Nosh your heart out this Purim with hamantaschen from these 14 NYC bakeries


(New York Jewish Week via JTA) — Move over black-and-white cookies. For two weeks every year, hamantaschen, the triangle-shaped filled cookies associated with Purim, take center stage in bakeries all around New York. The choice of where to buy them grows as quickly as does the selection of fillings, which range from traditional poppy seed to pineapple to pizza.

Purim, to make a very long story short, celebrates the defeat of the evil Haman’s plot to massacre the Jews of Persia, as told in the Book of Esther. For 2,500 years, Jews around the world have celebrated their deliverance from death by reading the story out loud, sending gift baskets of food, giving to charity and preparing a feast. 

But perhaps the tastiest way to celebrate Purim is by eating hamantaschen, the cookies whose name and shape refers to, depending on whom you ask, Haman’s ears, his pockets or his hat. According to Gil Marks in his “Encyclopedia of Jewish Food,” if the food we eat somehow references Haman, we “symbolically erase his name.”

So here’s to erasing this baddie’s name, in the most delicious of ways!  Purim begins this year on the evening of March 16. If you’d like to bake your own hamantaschen, our friends at The Nosher have a host of recipes. If you’d rather buy hamantaschen — hey, we don’t judge — check out our picks for 14 must-try spots to get them in New York City this year. 

The Hungarian Pastry Shop

Morningside Heights

1030 Amsterdam Avenue at 111th Street

Lots of authors have worked on their books while soaking up the warm and cozy atmosphere in this bakery located near Columbia University, in the shadow of St. John the Divine Cathedral. You can find luscious Hungarian desserts like apple, poppy seed or cherry cheese strudel. Their oversized hamantaschen, which they sell year-round, have traditional fillings: poppy seed, plum, walnut and apricot. $3.25 each. Pick up or enjoy them at a table in the café.

Silver Moon Bakery 

Upper West Side

2740 Broadway at 105th Street

Silver Moon is a small local bakery filled with, in my opinion, the best chocolate chip cookies (sorry, Levain!), fresh breads and cakes. They have been making buttery hamantaschen since they opened 21 years ago and, according to general manager Jennifer Kronner, “our customers wait for them all year round.” The crust is dense and buttery and the filling is high-quality jam and lots of it. Choose from raspberry, apricot and poppy seed hamantaschen. $6.50 each; pick up or enjoy at a sidewalk table. The bakery does not have kosher certification, but the pastries are made with only kosher ingredients.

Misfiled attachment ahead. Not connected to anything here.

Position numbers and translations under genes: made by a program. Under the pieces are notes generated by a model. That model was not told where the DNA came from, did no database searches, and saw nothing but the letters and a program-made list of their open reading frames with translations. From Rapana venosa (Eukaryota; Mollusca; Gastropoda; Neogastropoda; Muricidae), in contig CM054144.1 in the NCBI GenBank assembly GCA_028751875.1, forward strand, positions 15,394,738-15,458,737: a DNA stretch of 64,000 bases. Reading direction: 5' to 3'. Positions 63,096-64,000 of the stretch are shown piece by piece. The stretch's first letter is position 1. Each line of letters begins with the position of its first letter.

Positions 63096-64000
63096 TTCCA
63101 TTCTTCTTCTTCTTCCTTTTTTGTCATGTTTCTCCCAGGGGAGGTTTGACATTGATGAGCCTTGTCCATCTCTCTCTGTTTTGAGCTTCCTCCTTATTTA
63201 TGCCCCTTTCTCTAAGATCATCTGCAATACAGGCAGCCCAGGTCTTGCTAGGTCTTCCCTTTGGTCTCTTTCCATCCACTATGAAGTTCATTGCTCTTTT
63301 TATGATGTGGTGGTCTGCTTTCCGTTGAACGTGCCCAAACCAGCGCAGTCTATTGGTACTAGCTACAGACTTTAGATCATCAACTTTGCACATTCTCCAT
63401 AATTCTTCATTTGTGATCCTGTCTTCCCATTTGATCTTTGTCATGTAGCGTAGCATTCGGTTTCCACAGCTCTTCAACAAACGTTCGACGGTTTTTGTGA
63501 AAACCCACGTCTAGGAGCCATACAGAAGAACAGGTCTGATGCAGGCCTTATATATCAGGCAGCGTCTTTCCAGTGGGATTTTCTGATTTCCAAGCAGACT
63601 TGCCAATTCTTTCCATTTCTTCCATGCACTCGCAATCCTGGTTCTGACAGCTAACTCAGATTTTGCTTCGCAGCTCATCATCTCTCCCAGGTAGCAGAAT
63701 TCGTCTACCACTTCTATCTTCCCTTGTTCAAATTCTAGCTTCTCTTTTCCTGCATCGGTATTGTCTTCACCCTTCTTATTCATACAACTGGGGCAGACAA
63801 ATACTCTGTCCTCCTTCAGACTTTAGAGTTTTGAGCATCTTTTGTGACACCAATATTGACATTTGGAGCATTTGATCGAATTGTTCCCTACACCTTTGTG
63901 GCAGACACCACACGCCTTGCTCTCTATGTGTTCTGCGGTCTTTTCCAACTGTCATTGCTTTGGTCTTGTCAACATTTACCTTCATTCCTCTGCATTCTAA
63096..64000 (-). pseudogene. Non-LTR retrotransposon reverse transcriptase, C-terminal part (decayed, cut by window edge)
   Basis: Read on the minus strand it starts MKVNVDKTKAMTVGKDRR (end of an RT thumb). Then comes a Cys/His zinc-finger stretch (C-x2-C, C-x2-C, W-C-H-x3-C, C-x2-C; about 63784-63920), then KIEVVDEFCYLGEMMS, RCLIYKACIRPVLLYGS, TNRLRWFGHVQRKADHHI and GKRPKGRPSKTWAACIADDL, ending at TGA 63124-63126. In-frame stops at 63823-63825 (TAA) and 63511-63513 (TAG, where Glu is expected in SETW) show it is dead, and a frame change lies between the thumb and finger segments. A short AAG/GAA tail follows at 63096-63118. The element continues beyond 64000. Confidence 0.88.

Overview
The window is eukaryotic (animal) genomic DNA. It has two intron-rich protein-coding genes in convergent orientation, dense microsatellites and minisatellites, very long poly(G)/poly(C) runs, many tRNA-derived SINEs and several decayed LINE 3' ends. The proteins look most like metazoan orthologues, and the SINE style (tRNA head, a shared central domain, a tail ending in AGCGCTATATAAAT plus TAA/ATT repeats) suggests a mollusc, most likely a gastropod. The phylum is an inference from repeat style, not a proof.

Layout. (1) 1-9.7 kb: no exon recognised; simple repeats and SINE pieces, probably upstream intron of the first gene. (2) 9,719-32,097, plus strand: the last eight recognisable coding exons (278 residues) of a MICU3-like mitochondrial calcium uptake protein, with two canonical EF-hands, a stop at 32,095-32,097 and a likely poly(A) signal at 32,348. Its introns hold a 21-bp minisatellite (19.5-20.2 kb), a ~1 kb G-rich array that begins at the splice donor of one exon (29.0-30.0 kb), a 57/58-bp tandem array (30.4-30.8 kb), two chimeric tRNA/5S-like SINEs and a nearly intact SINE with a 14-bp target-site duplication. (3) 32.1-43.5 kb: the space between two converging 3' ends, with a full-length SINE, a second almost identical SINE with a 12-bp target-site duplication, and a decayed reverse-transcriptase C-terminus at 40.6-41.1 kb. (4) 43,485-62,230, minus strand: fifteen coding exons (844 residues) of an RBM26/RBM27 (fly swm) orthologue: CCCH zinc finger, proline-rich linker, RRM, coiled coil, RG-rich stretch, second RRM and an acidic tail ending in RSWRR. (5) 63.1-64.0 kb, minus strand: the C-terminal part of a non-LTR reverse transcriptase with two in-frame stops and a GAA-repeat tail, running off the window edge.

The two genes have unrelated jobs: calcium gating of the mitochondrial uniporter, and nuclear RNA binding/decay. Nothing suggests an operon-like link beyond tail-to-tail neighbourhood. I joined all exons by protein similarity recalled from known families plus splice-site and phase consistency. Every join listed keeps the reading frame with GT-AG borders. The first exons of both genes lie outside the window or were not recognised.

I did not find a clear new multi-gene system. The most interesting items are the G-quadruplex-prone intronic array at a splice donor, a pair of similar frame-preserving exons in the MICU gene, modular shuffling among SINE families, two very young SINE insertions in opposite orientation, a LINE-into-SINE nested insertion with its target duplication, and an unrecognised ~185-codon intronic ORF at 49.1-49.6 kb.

Modern Bread & Bagel

Upper West Side

472 Columbus Avenue at 83rd Street

This gluten-free restaurant and bakery is preparing hamantaschen with homemade fillings — choose from orange, raspberry, nutella and blueberry cheesecake. Some flavors are made with dairy; others contain nuts. They’ll be in-store March 14 through 18 and will be available for nationwide shipping, too. $4 each. (Kosher certified by IKC) 


Upper West Side

2245 Broadway at 80th Street

At this iconic grocery store filled with the best of everything — cheeses, olive oils, coffee beans, smoked fish — you can also pick up Zabar’s own kosher, pareve hamantaschen with apricot, poppy, prune or raspberry fillings. Buy them in-store or order on-line; 11 hamantaschen in a container for $12.98. You can get an assortment, including chocolate-dipped; 1 lb. 9 oz. for $29.98, or find them at their cafe next door. (Kosher certified by the OU.)

Breads Bakery

Upper West Side, Upper East Side, Bryant Park and Union Square

Breads, beloved by New Yorkers everywhere for their delicious babka, should be known for their outstanding hamantaschen, too. The crust is buttery and the fillings, all house-made, are a cut above. Choose from the classic poppy seed, chocolate nutella, perfectly light and not cloyingly sweet apricot, apple and the anything-but-classic, savory pizza hamantaschen, made with a quiche-like crust and filled with pesto, parmesan, mozzarella and tomato sauce. Prices are $3.25, each; 6 for $18 and 12 for $32. Nationwide delivery of the sweet hamantaschen is available. Pick-up, ship or eat in their café with indoor and outside seating. (Not kosher certified but the bakery sells only dairy products.)